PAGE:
When you become an owner of a dog, you have certain responsibilities under different legislations, which are dealt with by different authorities. You have a responsibility for the welfare of your pet which falls to the RSPCA to investigate and enforce. You have a responsibility if your dog is classed as a 'dangerous dog' under the Dangerous Dog Act 1991 which is enforced by the Police.
You also have responsibilities for dog fouling, allowing your dog to stray and for allowing your dog to stray in a public place without a collar and a tag on, this falls to the Local Authority to enforce.
Tag your dog!
Thousands of dogs are lost every year and sadly most are not returned to their owners due to lack of identification on the dog. Your pet cannot speak for itself so it is vitally important to have a tag and a collar on your dog so they are reunited with their owners as quickly as possible.
The Control of Dogs Order 1992 mandates that any dog in a public place must wear a collar with the name and address (including postcode) of the owner engraved or written on it, or engraved on a tag. Your telephone number is optional but is advised.
You can be fined up to £5,000 if your dog does not wear an identification tag.
Dogs used on official duties by the armed forces, HM customs & Excise or the Police
Dogs used for sporting purposes and packs of hounds
Dogs used for the capture or destruction of vermin
Dogs used for driving or tending cattle or sheep
Guide dogs for the blind
Dogs used for emergency rescue work
There is no legal requirement for you to mircochip your dog, but many owners have taken this positive step to ensure that their pet is permanently identified. The mircochip assigned the dog a unique identification number which is held in a database against the owners contact details. The Dogs Trust factsheet on micro-chipping can be found under Related Documents.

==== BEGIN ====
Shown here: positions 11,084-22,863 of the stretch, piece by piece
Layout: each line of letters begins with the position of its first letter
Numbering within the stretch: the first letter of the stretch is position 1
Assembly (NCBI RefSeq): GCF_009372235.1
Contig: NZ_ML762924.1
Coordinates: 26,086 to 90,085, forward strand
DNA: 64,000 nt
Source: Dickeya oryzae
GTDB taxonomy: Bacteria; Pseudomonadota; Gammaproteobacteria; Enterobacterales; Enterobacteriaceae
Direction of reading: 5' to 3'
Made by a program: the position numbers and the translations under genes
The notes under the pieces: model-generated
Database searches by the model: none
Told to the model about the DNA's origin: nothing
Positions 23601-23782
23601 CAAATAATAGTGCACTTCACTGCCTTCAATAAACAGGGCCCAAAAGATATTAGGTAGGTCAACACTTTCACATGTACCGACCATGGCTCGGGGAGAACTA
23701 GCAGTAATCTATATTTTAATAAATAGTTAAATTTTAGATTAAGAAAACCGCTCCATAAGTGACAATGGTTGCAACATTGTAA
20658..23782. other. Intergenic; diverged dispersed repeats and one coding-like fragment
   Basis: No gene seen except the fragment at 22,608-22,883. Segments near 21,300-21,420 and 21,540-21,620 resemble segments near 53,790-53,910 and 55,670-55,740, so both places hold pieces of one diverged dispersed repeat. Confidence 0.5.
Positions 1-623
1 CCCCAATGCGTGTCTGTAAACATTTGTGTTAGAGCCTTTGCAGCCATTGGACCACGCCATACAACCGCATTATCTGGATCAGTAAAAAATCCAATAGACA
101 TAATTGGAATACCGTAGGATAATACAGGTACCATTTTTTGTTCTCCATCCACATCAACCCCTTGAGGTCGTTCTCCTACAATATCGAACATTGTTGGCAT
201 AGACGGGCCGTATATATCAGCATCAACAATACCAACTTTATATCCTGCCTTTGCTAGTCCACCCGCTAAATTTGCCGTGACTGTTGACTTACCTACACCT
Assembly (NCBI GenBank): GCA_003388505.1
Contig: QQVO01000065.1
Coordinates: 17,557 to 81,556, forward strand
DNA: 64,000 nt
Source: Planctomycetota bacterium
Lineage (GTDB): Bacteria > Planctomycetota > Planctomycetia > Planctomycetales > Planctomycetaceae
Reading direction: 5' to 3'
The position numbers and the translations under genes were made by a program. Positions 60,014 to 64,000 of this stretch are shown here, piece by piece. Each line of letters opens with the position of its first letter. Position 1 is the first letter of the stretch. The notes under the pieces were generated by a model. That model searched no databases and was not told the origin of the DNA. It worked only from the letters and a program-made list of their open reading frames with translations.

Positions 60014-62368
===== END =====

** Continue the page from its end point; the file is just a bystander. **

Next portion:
Damage or injury
If your dog or indeed any animal under your control injures a person or animal or causes any damage to property, the owner or the person responsible for the dog at that time may be liable for damages. This would be a civil claim and not necessarily a criminal offence. If your dog is classed as a 'Dangerous Dog' under the Dangerous Dog Act 1991, you must comply with the rules for safe keeping of your dog to prevent any injury to any persons. If your dog is considered to be 'dangerously out of control' under the act, where your dog has attacked a person or is considered likely to, the police can make an order to have the dog destroyed. Please see the dangerous dogs page on this website.
Dogs in the Countryside
When on any enclosed land with sheep all dogs must be on a lead or 'under close control'. If you allow your dog to worry livestock you can be prosecuted and fined, ordered to pay compensation and even have the dog destroyed.
Worrying livestock means attacking or chasing any farm animal or poultry - there does not have to be any contact. This is outlined in the Animals Act 1971 section 9, which also states that the farmer is not liable to compensate the dog’s owner in such circumstances.
Any dog which is not a working dog can be regarded as worrying livestock merely by being off lead or not under close control in a field or enclosure where there are sheep. A landowner could shoot such a dog, if it can be proved that the action was necessary to protect livestock and that it was reported to the police within 48 hours.
On a right of way your dog does not have to be on a lead but it does have to be 'under close control'. This phrase is not defined but pretty much means that if you are in a field with animals or poultry and your dog will not always come, straight away, when called even when he's chasing things, and then stay there, he could be at risk of being seen to worry animals. So if there is any chance he might go off then the lead is the best option until you are out of the field with livestock in it.